‘Now this Christopher was one of the Dogheads, a race that had the heads of dogs and ate human flesh. He meditated much on God, but at that time he could speak only the language of the Dogheads. When he saw how much the Christians suffered he was indignant and left the city. He began to adore God and prayed. "Almighty God," he said, "give me the gift of speech, open my mouth, and make plain thy might that those who persecute thy people may be converted". An angel of God came to him and said: "God has heard your prayer."The angel raised Christopher from the ground, and struck and blew upon his mouth, and the grace of eloquence was given him as he had desired.’
St Christopher was baptized and abjured his erstwhile human-eating. As a result he gained human appearance before getting martyred.  Pay attention to that last: As a result of baptism, he "gained human appearance."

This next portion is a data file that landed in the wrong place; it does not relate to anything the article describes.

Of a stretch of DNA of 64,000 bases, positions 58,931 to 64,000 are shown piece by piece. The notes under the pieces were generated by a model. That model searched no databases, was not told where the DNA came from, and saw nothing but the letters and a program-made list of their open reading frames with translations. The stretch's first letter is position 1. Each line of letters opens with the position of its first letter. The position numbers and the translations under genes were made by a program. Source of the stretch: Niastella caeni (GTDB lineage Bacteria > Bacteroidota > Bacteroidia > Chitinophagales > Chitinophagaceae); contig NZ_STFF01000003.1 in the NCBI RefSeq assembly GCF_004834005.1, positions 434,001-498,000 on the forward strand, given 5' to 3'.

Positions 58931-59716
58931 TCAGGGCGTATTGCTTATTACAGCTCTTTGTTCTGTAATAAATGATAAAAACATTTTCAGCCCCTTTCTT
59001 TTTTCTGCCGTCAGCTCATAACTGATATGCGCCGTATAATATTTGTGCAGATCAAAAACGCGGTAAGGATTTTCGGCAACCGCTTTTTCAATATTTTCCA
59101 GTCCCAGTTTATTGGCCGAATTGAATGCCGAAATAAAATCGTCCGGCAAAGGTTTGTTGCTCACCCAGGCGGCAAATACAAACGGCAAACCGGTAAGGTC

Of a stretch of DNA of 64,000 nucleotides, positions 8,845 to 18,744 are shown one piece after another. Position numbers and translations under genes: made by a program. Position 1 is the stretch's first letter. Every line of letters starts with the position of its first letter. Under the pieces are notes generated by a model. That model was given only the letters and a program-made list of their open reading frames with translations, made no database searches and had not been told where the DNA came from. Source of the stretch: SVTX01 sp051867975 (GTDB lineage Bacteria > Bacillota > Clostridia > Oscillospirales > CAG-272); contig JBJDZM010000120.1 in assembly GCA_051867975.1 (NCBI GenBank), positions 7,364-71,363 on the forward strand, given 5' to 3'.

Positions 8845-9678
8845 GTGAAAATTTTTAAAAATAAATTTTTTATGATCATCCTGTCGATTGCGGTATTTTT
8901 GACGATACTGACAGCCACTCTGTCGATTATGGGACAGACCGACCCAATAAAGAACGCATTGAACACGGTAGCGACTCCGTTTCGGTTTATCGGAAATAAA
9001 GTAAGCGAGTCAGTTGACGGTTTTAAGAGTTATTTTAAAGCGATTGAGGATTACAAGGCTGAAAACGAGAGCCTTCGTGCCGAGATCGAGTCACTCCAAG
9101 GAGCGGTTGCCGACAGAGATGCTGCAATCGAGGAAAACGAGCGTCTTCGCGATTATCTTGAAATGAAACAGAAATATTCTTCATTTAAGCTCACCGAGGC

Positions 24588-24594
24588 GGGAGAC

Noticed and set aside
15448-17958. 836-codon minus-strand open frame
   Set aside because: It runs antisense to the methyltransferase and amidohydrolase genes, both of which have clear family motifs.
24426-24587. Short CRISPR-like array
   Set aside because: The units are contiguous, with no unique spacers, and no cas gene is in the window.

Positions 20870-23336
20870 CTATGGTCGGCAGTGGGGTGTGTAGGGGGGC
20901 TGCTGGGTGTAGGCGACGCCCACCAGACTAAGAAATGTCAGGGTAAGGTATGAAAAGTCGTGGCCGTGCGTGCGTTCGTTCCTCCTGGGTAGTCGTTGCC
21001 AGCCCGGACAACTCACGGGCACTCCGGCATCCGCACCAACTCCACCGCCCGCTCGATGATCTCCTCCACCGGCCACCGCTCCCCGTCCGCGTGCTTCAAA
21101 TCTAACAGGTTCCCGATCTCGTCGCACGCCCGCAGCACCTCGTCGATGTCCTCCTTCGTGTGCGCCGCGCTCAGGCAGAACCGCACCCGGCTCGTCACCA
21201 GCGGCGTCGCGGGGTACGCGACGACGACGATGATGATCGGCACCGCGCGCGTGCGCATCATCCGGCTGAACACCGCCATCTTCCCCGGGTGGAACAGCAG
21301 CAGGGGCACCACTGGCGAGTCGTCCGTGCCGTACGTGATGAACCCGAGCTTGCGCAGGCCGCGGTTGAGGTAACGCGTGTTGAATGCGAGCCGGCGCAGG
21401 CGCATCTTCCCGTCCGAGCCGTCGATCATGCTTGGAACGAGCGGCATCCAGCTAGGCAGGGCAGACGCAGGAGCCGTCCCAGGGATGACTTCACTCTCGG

A 9th century churchman called Rimbert - later archbishop of Hamburg-Bremen – was planning to leave on a missionary journey to the northern reaches of Scandinavia. To prepare for his journey he wrote to Ratramnus, a monk of Corbie in Picardy, asking for information regarding the dog-heads, whom he thought he might encounter. According to a dossier Rimbert had put together, the dog-heads lived in villages, practised agriculture and domesticated animals. In response Ratramnus wrote his Epistola de Cynocephalis addressing the question of whether the dog-heads were "worthy of evangelism." The issue hinged on whether the mysterious creatures could be considered rational. (You may recall that in Eifelheim, Dietrich has a similar conversation with his old teacher Willi, a canon of Freiburg. If you don't recall this, that means you have not read the book, and you should rectify this error immediately and without hesitation.)